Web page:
Unfortunately Nestorianism is still alive and well today, not in its traditional heartland, though I suppose Islam is form of Nestorianism, but in those who deny the essential unity of the person of Christ, the Incarnation of the Word made flesh. If the title Theotokos, attributed to Mary, was the touchstone of orthodoxy regarding the person of Jesus, it soon became the title par excellence by which she is loved and known by all who faithfully follow her Son. “With great delight I sat in his shadow. His intention towards me was love”, says the Song of Songs. St Paul tells us that the Church is the mystical Body of Christ and that, as Christians, we are his members who together make up that Body. The Body of Christ that was conceived by the Holy Spirit in Mary’s womb and born of a Virgin Mother was but one Christ, whole and undivided, two distinct natures but one person. That Body was broken for our salvation on the altar of the Cross and its unity restored in the glory of the Resurrection.
Christ’s Body broken and crucified is an eloquent symbol of the divided Church, East and West, Orthodox, Catholic and Protestant. The united Church will be an Easter Church, fully reflecting the life of her Risen Lord, and will bring about a New Pentecost, but in a divided Church Christ remains nailed to the Cross, imprisoned in the tomb, the power of the Resurrection weakened, its beauty marred. How sad that Mary, the Mother of God, who said to the angel, “Behold, the handmaid of the Lord. Be it done unto me according to thy word,” and to the steward at the wedding feast of Cana, “Do whatever he tells you,” that she who is the very model of Christian obedience and humility, she who leads us to Christ, should have become a symbol of division among Christians in the West. How sad that she, who at the foot of the Cross heard Jesus say, “Woman, behold thy son,” and who was united with the disciples in prayer as they awaited the coming of the Holy Spirit, should have become a cause of division among Catholics and Protestants. Our Lady, who conceived and gave birth to our Lord Jesus Christ, “God from God, light from light, true God from true God, begotten, not made, consubstantial with the Father: through whom all things were made,”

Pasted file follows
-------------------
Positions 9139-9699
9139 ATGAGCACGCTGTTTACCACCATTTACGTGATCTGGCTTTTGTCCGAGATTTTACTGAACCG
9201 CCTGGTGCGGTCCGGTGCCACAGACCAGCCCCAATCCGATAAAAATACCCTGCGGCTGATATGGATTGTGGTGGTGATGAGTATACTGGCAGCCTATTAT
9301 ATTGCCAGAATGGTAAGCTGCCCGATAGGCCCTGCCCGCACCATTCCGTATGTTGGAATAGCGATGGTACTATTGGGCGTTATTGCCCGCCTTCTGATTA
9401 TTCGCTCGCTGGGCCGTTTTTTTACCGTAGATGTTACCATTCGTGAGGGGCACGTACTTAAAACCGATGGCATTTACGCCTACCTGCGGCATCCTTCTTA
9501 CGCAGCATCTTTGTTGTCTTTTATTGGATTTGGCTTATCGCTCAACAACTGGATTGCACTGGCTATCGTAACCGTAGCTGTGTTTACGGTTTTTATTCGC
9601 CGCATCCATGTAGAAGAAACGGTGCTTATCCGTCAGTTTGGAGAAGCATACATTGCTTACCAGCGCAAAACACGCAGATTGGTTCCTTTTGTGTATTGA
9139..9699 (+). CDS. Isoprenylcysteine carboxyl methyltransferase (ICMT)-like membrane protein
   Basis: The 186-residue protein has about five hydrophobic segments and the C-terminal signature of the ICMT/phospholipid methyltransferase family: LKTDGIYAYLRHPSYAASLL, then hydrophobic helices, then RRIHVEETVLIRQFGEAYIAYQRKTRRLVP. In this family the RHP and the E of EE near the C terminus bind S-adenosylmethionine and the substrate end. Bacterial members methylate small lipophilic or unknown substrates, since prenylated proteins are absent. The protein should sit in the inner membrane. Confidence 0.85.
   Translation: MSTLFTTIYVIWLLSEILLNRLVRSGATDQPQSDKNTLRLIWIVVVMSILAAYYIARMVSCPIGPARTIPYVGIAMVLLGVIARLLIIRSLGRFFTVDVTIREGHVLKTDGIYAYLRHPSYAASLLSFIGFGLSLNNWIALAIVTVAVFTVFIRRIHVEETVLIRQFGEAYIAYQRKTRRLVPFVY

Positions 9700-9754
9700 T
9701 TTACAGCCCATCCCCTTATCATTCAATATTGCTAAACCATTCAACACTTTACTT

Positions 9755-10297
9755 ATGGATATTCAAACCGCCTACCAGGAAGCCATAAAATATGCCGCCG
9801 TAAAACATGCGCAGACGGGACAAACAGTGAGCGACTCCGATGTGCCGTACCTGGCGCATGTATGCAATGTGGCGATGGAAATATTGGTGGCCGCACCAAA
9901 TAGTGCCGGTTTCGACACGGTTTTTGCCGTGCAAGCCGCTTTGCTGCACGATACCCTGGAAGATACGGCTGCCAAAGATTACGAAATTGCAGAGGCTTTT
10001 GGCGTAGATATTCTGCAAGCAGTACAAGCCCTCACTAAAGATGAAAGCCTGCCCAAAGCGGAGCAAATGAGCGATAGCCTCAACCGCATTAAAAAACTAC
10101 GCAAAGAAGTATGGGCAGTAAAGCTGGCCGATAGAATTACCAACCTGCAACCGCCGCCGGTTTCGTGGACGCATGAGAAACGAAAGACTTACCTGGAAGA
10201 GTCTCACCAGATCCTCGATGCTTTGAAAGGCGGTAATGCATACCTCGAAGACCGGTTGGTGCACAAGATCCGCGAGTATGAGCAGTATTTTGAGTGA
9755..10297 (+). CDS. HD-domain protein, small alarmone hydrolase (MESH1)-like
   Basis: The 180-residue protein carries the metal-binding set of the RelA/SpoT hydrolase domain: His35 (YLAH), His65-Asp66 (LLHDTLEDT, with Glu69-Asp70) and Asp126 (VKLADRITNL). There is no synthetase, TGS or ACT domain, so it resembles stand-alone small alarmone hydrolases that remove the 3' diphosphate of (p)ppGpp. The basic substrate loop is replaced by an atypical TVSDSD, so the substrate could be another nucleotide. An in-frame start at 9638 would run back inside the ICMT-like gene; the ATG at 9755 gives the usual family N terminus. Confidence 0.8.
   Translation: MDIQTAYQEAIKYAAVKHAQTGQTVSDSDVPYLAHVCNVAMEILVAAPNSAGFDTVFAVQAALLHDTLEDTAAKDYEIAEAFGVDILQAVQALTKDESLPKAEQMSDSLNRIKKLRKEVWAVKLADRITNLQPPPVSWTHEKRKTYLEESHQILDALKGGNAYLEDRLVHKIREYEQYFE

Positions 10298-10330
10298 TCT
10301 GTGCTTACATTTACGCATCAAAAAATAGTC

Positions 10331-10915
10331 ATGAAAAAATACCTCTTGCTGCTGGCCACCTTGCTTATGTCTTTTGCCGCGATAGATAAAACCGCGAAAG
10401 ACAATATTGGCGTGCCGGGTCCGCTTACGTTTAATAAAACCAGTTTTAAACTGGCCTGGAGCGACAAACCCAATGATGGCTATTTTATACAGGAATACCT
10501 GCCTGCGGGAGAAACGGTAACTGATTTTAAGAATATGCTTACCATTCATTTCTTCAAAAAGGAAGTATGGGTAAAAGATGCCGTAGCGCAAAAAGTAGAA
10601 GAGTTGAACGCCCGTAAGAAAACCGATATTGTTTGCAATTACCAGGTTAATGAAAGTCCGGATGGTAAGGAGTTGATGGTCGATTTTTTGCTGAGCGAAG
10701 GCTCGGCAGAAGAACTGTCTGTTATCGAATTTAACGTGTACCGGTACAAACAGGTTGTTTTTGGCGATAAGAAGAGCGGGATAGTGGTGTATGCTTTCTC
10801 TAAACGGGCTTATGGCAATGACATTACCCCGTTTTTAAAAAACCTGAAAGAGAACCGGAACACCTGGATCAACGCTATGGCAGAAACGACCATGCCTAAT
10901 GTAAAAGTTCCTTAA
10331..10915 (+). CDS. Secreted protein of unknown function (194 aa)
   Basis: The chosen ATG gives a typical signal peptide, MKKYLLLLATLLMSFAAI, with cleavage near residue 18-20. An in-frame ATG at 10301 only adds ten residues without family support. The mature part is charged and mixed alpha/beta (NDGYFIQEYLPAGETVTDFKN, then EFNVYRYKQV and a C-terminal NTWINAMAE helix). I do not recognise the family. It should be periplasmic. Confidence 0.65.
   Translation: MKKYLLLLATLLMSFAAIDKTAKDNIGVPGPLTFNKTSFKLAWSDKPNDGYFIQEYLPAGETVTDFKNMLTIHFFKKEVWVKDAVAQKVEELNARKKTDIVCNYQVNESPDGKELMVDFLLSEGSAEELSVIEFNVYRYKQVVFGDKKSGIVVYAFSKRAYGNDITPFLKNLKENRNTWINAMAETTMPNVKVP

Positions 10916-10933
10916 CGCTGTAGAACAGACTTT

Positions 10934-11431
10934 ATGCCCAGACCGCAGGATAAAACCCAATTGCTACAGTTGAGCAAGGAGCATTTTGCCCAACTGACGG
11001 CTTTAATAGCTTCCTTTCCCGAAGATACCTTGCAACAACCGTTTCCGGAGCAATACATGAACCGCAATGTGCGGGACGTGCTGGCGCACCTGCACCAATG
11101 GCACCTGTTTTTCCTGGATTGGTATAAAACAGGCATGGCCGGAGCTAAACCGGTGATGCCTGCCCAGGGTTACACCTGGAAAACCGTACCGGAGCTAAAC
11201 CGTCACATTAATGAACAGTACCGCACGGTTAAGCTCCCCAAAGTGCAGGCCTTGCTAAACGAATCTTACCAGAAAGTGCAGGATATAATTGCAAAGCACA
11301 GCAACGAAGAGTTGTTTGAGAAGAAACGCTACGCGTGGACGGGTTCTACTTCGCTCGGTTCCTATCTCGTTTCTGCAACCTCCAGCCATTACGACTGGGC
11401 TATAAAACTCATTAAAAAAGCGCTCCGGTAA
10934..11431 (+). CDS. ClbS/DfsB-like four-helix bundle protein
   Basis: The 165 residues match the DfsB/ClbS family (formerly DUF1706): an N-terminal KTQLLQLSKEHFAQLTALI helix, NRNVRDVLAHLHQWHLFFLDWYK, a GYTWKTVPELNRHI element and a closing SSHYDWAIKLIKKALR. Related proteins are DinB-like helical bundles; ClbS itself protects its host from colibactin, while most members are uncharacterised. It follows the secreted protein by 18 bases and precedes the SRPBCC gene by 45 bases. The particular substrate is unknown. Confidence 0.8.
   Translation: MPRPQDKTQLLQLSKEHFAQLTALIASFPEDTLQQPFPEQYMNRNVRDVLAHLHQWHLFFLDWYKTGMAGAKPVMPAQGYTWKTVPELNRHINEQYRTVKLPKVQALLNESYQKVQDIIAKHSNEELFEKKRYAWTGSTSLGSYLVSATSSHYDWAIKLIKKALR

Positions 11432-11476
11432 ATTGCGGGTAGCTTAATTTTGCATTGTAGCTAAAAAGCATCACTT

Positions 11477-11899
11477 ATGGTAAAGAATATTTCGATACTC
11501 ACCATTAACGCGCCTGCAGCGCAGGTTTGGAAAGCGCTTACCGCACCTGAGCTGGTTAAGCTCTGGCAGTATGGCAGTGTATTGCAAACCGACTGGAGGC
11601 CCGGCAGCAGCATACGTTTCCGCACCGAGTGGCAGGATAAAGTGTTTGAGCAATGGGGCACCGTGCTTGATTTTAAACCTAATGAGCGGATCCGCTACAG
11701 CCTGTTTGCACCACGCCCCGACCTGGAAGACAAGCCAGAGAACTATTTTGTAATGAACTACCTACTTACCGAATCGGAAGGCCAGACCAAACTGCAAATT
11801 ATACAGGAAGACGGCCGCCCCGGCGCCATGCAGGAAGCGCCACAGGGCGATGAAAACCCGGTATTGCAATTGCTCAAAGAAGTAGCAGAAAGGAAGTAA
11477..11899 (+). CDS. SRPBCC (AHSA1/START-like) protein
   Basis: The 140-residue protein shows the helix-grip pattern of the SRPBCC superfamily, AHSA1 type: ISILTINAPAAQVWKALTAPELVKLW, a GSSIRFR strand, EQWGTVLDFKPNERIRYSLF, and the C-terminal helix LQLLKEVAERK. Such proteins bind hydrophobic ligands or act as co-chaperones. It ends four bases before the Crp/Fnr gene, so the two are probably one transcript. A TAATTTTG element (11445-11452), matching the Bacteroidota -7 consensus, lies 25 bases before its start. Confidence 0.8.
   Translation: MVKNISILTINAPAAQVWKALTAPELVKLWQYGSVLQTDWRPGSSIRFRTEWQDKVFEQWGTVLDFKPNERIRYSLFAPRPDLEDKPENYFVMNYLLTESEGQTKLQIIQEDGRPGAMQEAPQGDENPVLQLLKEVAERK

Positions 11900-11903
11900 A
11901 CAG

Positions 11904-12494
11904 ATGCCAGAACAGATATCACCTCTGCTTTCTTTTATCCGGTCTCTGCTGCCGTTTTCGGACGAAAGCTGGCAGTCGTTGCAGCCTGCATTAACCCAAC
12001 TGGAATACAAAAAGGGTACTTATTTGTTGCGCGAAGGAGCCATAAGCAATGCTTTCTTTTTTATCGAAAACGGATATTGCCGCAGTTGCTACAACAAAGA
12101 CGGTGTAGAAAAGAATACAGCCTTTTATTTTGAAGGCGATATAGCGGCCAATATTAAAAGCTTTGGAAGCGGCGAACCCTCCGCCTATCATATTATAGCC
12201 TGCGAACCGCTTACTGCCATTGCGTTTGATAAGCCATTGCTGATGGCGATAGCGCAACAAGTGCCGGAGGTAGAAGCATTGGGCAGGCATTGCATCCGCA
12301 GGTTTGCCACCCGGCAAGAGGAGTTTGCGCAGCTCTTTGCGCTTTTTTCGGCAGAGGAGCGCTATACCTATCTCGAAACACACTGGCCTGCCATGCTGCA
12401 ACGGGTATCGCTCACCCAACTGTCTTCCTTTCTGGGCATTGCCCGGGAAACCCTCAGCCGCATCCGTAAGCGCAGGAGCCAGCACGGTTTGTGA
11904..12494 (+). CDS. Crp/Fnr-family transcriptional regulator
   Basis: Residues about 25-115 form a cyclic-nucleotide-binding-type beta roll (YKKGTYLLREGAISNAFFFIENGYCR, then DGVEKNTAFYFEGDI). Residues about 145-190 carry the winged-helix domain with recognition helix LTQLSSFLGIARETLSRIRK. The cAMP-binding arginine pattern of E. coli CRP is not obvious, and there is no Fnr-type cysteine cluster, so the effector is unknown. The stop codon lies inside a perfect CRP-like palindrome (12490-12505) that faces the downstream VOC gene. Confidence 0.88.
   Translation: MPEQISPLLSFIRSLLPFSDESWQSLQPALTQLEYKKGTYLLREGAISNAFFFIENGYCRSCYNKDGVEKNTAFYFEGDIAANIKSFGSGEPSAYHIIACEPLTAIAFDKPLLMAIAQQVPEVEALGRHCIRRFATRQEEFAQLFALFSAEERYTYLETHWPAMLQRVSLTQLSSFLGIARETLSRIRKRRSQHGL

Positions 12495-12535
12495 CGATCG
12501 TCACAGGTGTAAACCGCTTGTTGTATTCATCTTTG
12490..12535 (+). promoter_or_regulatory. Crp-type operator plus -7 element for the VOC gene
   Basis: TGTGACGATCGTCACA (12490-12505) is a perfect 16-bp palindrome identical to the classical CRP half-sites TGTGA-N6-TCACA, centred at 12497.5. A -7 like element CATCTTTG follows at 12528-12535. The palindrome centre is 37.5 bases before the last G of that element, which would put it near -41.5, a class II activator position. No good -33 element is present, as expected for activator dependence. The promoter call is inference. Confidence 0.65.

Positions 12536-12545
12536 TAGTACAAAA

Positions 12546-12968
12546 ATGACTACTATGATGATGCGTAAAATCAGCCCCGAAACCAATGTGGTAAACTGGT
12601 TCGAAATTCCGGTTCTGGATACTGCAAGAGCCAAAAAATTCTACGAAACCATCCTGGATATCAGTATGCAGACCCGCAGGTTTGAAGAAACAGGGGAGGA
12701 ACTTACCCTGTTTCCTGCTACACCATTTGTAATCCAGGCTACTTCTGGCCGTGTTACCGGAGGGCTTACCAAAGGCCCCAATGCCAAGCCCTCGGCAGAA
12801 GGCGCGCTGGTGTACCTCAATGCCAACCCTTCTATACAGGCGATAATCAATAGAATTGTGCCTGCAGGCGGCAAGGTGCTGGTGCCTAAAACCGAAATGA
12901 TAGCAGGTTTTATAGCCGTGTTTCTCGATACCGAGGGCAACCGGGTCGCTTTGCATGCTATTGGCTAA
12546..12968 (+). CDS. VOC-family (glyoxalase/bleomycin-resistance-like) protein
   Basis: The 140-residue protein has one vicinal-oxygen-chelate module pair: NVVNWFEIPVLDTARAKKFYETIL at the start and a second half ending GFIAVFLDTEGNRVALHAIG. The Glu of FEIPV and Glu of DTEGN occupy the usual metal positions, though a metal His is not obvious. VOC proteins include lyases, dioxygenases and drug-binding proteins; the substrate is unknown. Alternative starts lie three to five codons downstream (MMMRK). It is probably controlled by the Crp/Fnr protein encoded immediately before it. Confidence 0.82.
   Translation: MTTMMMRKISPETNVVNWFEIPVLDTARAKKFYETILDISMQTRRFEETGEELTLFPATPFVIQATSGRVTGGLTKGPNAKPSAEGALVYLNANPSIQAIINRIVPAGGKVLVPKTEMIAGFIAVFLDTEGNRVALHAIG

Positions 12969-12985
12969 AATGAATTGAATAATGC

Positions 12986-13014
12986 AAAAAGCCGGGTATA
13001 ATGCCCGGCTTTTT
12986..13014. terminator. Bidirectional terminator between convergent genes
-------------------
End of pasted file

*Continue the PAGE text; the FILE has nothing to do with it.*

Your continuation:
Mary is the key to Christian unity. She stands at the very heart of a united Church, just as she stands at the very heart of the Gospel and Salvation History, delighting greatly in the shadow of her Son. Indeed, in her Assumption she alone of all creation already shares fully in Christ’s Resurrection. It is the logical fulfilment of her Immaculate Conception.
In the Revelation of Divine Love, Julian of Norwich tells us of a conversation she had with Jesus: “Do you want to see her?” he said. “I know quite well you want to see my blessed Mother, for, after myself, she is the greatest joy I can show you, and most like me and worthy of me. Of all my creation, she is the most desirable sight.” It was as though he were saying, “Do you want to see how I love her, so that you can rejoice with me in my love of her, and hers for me?” Here our Lord God is speaking to all who are going to be saved. He is saying, “Can you see in her how greatly you are loved? For love of you made her so exalted, so noble, so worthy.” When Jesus said, “Do you want to see her?” I thought it was the nicest word that he could possibly have said, together with the spiritual revelation that he gave me of her. Her he showed me three times. The first occasion was when she was big with child, the second sorrowing under the cross, and the third as she is now, delightful, glorious and rejoicing. Mary is the perfect image of saved humanity, loved by God the Father, sharing fully in the destiny of her Son, united in glory with him through the power of the Holy Spirit, who is the transfiguring and sanctifying love of God.
May she intercede for us today, that we too may share in the victory of her Son over sin and death and come one day, so filled with the Holy Spirit, in body and soul to sit at God’s right hand, simply to enjoy for ever, delightful, glorious and rejoicing, the peace and beauty of his presence. Amen.
AVE REGINA COELORUM